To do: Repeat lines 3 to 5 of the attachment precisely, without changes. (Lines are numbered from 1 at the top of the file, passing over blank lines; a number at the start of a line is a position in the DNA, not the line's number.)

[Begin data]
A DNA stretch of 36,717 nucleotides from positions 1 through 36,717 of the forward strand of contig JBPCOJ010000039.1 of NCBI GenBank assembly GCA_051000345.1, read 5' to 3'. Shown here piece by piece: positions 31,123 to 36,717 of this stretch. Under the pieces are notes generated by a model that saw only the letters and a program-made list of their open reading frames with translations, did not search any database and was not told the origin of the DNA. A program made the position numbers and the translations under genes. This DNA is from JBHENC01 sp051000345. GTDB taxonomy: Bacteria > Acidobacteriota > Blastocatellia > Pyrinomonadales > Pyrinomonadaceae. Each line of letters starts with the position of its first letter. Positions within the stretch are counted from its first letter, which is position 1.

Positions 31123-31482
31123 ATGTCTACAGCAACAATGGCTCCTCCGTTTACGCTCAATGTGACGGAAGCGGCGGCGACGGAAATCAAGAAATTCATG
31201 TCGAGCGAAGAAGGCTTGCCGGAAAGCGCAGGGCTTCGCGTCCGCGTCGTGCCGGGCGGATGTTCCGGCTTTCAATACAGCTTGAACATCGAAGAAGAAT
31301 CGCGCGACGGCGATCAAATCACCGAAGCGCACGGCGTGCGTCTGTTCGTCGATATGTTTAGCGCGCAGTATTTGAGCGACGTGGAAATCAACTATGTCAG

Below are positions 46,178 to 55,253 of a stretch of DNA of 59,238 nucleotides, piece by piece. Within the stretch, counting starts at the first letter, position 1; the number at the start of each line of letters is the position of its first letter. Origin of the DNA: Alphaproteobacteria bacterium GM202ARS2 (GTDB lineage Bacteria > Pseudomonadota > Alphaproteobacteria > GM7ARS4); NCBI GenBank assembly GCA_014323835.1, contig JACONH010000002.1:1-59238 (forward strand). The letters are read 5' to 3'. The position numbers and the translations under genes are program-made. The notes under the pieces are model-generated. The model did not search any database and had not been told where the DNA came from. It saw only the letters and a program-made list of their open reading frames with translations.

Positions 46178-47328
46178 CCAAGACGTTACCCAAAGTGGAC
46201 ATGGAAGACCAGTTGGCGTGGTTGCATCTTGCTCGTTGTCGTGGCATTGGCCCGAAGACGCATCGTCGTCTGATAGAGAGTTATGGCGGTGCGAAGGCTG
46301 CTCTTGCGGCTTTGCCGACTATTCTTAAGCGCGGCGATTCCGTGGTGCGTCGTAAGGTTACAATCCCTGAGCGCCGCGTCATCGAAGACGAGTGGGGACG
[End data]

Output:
31123 ATGTCTACAGCAACAATGGCTCCTCCGTTTACGCTCAATGTGACGGAAGCGGCGGCGACGGAAATCAAGAAATTCATG
31201 TCGAGCGAAGAAGGCTTGCCGGAAAGCGCAGGGCTTCGCGTCCGCGTCGTGCCGGGCGGATGTTCCGGCTTTCAATACAGCTTGAACATCGAAGAAGAAT
31301 CGCGCGACGGCGATCAAATCACCGAAGCGCACGGCGTGCGTCTGTTCGTCGATATGTTTAGCGCGCAGTATTTGAGCGACGTGGAAATCAACTATGTCAG